The variable weather and environmental conditions that are experienced during open water swimming, create an environment that is very different to swimming in a pool and can change during the course of an Ironman or 70.3 event start. Most events use either a rolling swim start, where you line yourself up according to your predicted swim pace, this can take up to 30 minutes to get the final swimmer in the water, or age group swim starts, can up to a couple hours, like at USAT Age Group Nationals, to get everyone in the water.
Mental Preparation for Open Water Swimming
Lower visibility, the stress of cold water, swimming close to others, no lane lines, and no floor or walls to rest on, often leads to anxiety. Open water swimming can cause a unique psychological burden for athletes, especially newbies.
Besides practicing swimming in open water before your event, there are a few things you can do race day, before the event starts, to mentally prepare yourself for entering the water and giving your best performance. Assessing your surrounding, consider the conditions you are likely to face. Preparing yourself in this way will help ease any surprises and alleviate unwanted anxiety.
Things to consider on race day include:
- Buoy positions
- Sighting cues
- The location of the sun
- The optimal line-up spot
- Bottom conditions and water depth
- Possible currents
Basic Swimming Pool Techniques
Before a swimmer tackles open water swimming, it is important to address feelings of anxiety in the pool.
Fear and lack of comfort with basic skills are often the first obstacle to a successful swim.
A successful race day finish relies upon you working on techniques in the pool that will allow you to address your comfort level and any obstacles that might impede your open water swimming experience.
There are many techniques that you can practice in the pool which will help prepare you for open water swimming.
I recommend the following:
1. Conserve your energy on race day by learning to float and improving your balance/stroke technique in the pool. Working on these techniques will result in a smoother swim and less energy expenditure.
2. Goggles often get hit and/or knocked off so practice treading water or floating while taking your goggles on and off.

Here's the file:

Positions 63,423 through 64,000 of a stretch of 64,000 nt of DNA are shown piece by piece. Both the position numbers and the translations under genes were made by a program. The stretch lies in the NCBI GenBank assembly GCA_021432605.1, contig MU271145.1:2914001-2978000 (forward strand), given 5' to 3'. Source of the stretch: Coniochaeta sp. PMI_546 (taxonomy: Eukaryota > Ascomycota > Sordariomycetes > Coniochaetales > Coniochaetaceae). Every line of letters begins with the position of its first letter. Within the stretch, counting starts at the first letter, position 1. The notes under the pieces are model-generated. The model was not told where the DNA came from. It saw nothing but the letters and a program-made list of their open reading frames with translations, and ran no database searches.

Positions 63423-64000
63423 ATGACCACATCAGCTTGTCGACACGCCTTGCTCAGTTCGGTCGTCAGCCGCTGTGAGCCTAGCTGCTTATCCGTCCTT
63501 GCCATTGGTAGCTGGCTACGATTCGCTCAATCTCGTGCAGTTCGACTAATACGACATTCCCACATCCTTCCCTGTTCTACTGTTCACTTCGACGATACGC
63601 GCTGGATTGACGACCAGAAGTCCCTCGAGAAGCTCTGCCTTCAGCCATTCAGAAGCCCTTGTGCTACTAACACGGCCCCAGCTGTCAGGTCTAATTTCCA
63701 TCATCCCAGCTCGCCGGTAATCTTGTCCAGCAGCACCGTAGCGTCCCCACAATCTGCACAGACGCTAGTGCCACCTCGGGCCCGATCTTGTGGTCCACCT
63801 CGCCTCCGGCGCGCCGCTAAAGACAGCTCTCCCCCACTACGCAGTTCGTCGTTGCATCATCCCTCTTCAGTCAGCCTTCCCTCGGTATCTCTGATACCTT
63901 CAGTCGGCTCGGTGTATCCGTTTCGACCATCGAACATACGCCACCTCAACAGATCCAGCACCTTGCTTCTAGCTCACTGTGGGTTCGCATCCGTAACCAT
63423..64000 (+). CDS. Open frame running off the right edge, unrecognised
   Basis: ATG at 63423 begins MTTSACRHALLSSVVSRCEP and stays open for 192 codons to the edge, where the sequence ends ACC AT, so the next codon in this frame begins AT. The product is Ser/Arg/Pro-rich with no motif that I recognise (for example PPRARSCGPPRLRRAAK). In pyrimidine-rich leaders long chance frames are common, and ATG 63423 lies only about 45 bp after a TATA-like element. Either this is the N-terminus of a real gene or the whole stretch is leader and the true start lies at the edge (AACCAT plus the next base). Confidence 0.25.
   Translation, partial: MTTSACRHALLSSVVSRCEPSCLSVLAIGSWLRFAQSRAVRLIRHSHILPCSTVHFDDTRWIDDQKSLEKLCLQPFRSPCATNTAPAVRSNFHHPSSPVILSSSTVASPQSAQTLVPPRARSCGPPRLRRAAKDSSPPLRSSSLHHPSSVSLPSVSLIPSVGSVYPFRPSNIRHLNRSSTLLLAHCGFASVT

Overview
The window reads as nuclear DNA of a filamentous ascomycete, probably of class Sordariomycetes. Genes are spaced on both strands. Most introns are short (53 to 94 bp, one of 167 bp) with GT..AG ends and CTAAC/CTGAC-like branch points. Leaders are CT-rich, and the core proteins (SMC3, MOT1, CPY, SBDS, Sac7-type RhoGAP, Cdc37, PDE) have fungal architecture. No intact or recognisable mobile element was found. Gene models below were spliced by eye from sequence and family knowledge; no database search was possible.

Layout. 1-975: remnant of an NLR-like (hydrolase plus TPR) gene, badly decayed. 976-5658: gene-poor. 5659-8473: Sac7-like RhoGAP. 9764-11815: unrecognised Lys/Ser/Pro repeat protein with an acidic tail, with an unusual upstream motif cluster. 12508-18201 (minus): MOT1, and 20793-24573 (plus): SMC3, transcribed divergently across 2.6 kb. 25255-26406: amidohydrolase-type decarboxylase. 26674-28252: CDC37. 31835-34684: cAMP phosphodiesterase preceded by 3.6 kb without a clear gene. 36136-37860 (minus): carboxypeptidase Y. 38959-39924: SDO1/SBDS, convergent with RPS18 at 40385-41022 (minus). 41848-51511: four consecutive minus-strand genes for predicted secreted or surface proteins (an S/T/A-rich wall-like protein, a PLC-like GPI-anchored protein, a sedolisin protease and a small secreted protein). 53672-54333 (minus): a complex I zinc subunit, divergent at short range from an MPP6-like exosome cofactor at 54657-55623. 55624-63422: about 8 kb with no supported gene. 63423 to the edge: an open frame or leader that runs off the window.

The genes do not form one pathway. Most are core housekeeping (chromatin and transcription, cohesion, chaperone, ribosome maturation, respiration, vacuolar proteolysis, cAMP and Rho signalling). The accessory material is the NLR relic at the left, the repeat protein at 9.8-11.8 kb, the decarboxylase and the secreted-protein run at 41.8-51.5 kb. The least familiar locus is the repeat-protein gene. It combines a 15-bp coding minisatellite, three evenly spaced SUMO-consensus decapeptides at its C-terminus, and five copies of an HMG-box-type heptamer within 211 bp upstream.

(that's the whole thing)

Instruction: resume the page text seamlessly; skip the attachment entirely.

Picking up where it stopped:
3. Simulate swimming close to others. Firstly gather with 3-4 other athletes in one lane, each with one hand on the wall. Then push off at the same time and race across the length of the pool while pulling on each other’s legs and swimming on top of each other.
4. Simulate the lower visibility that you might experience in the open water by swimming the length of a pool with your eyes closed. If possible, you should also try to do it without lane markers.
5. Many athletes find wetsuits uncomfortable and constricting, especially around the chest when breathing. Prepare for this by investing in a wetsuit and practice swimming in it.
Advanced Skills for Race Day
Once you are more familiar with your ability and comfort level in the pool, it is important to learn more advanced skills for race day. These include warming up, sighting the buoy, drafting, and going from a horizontal to vertical position.
If the race venue allows, warm up for at least 10 minutes before your wave start time. This includes getting in and out of the water 4 times to acclimate to the temperature. The conditions and temperature of the water can cause your heart rate and breathing to increase if not properly warmed up.
Sighting the Buoy
A technique to site the buoy is called “alligator eyes“. Whilst you are swimming, lift your chin so your goggles clear the water and you are looking forward while exhaling. During this time, site the buoy and then turn your head to the side and inhale like you normally do in the pool. It is important to sight frequently as accurate sighting can save you time and energy.
Position yourself in your wave according to your ability. If you are a strong swimmer, set yourself up behind faster swimmers to catch a draft.
Swimming directly behind (or to the side of and behind) another swimmer, will expend less energy as you will be swimming in the faster swimmer’s slipstream. You will also have a faster split if you are able to pace behind someone slightly faster than you.
A newbie should also consider lining up on the outside edge of their wave to get a clearer view of the water ahead. When the gun goes off, wait a few seconds before you start so that more experienced athletes are less likely to run into you when they begin.
Transition from Horizontal to Vertical
If you are not able to practice open water run transitions, you should simulate them in the pool. An example workout, is to warm up 10 minutes, and then swim 100 yards or meters at race pace.
Once complete, immediately hop out of the water and jog in place to simulate going from a horizontal to vertical position with a high heart rate.
Each time your practice swimming in open water, you will achieve a different experience to take with you on race day.
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